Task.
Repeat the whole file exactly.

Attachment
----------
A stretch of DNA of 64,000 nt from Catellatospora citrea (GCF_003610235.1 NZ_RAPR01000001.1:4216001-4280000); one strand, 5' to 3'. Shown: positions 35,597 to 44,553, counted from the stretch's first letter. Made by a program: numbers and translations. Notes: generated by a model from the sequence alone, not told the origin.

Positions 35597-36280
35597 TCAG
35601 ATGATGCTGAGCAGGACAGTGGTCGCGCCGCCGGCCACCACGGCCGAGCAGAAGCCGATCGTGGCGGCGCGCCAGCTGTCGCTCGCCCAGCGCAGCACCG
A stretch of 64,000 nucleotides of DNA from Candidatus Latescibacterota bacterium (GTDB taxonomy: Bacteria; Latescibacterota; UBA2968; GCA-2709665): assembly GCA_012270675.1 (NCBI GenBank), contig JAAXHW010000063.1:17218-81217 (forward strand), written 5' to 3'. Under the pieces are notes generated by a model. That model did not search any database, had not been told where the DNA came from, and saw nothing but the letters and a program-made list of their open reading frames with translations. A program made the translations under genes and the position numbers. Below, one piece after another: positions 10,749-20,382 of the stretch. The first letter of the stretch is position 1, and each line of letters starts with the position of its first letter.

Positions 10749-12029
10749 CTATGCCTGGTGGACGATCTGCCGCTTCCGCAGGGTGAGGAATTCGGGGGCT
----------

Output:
A stretch of DNA of 64,000 nt from Catellatospora citrea (GCF_003610235.1 NZ_RAPR01000001.1:4216001-4280000); one strand, 5' to 3'. Shown: positions 35,597 to 44,553, counted from the stretch's first letter. Made by a program: numbers and translations. Notes: generated by a model from the sequence alone, not told the origin.

Positions 35597-36280
35597 TCAG
35601 ATGATGCTGAGCAGGACAGTGGTCGCGCCGCCGGCCACCACGGCCGAGCAGAAGCCGATCGTGGCGGCGCGCCAGCTGTCGCTCGCCCAGCGCAGCACCG
A stretch of 64,000 nucleotides of DNA from Candidatus Latescibacterota bacterium (GTDB taxonomy: Bacteria; Latescibacterota; UBA2968; GCA-2709665): assembly GCA_012270675.1 (NCBI GenBank), contig JAAXHW010000063.1:17218-81217 (forward strand), written 5' to 3'. Under the pieces are notes generated by a model. That model did not search any database, had not been told where the DNA came from, and saw nothing but the letters and a program-made list of their open reading frames with translations. A program made the translations under genes and the position numbers. Below, one piece after another: positions 10,749-20,382 of the stretch. The first letter of the stretch is position 1, and each line of letters starts with the position of its first letter.

Positions 10749-12029
10749 CTATGCCTGGTGGACGATCTGCCGCTTCCGCAGGGTGAGGAATTCGGGGGCT